Brooklyn Borough President Eric Adams urged Brooklyn College graduates to explore the world in all its forms. “Go visit a mosque, or synagogue, or Buddhist temple,” said Adams, who served in the NYPD for 22 years and holds a B.A. from John Jay College of Criminal Justice. “Understand how diversity helps us to develop our full personhood and become great people.”

  • Alice Kober and ‘The Riddle of the Labyrinth’

    May 28, 2013 | Brooklyn College, CUNY Lecture Series

    In her new book, “The Riddle of the Labyrinth: The Quest to Crack an Ancient Code,” Margalit Fox chronicles the pursuit to decipher Linear B — an unknown script dating to the Bronze Age — and how key research by a Brooklyn College classics professor, Alice Elizabeth Kober, helped to crack its code. But “because […]

  • From a Family Loss

    October 1, 2012 | Book Beat, Brooklyn College, Newsmakers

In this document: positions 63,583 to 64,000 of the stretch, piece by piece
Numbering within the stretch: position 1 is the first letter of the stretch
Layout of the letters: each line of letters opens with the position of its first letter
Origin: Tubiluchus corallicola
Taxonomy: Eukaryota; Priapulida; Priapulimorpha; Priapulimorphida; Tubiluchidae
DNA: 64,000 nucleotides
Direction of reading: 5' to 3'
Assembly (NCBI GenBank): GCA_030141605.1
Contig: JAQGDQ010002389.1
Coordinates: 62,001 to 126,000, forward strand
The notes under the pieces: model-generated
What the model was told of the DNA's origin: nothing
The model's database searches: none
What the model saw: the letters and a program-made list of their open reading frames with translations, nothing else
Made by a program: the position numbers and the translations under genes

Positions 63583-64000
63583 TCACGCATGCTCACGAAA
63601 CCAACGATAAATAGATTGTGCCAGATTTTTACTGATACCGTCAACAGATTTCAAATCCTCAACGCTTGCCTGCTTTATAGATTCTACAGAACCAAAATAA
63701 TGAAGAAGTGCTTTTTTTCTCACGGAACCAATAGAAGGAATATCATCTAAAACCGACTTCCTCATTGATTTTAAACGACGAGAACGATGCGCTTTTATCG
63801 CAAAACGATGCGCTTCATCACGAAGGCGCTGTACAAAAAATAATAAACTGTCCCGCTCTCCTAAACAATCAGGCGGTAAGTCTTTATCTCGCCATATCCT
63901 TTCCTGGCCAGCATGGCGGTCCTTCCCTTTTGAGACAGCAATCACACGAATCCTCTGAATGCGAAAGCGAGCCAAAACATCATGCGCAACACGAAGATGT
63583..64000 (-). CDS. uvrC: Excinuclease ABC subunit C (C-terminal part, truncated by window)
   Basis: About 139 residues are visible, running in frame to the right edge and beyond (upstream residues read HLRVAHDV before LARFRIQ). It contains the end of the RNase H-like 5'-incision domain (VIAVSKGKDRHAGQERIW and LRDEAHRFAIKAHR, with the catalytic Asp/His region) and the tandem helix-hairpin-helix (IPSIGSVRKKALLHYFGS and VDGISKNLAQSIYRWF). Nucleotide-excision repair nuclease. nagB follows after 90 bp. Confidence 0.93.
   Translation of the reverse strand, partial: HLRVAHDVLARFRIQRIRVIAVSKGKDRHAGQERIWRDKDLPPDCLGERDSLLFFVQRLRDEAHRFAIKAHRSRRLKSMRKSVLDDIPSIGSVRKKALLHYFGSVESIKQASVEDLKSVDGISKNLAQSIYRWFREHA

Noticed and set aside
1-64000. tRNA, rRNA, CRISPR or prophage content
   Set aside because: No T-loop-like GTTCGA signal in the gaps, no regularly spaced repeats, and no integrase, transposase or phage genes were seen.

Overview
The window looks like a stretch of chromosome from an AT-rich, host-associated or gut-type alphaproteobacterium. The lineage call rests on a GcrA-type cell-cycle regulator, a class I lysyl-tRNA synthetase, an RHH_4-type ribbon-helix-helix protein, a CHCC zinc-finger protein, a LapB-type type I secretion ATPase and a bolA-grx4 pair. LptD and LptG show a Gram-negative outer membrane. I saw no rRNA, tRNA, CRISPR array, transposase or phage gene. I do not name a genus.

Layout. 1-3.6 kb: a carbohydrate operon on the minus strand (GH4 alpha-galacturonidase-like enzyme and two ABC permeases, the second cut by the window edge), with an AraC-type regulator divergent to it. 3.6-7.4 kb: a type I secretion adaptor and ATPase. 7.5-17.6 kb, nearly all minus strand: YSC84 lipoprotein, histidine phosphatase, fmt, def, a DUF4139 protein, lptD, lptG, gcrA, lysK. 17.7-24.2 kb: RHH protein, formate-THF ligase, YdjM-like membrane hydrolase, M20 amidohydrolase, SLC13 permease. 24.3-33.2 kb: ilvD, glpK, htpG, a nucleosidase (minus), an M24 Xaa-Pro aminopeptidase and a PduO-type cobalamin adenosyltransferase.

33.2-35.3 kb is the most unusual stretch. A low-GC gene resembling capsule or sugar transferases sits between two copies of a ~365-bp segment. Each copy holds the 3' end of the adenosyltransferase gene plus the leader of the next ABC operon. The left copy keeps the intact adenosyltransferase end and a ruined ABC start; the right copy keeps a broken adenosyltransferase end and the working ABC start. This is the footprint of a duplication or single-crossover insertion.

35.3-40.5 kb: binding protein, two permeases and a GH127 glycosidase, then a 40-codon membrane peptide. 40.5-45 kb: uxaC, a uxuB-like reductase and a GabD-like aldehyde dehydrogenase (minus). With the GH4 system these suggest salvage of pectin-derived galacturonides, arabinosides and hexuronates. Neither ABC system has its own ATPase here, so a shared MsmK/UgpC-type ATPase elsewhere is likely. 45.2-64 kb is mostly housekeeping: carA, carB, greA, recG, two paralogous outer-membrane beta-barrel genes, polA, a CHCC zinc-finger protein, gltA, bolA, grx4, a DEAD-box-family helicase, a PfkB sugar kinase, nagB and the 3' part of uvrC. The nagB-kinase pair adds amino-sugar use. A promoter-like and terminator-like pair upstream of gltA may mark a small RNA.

Author Joshua Henkin says that when it comes to families, Tolstoy was right — it’s adversity that keep them interesting. “All happy families are the same, unhappy families are unhappy in their own way,” says Henkin, citing the iconic Russian novelist to describe his latest novel, “The World Without You.” Henkin, who directs the MFA program in fiction writing at Brooklyn College, discusses his book, which revolves around a family mourning the death of their son in Iraq and how a calamity impacts family members for years to come. “Tragedies do big things to the most stable kinds of people.”

  • Helping Working Families Move Forward

    March 14, 2012 | Book Beat, Brooklyn College, Newsmakers

    Third Way initiatives that would combine both liberal and conservative ideas could help the millions of Americans who are out of work, said Robert Cherry, co-author of a new book, Moving Working Families Forward: Third Way Policies That Can Work. “We propose that the government buy up a million housing units and turn them into subsidized housing,” says Cherry, professor of economics at Brooklyn College and at the Graduate Center. “This policy would combine the liberal view that government should spend money to help people move forward and the conservative idea of efficiency-it’s the cheapest way for the government to create affordable housing.”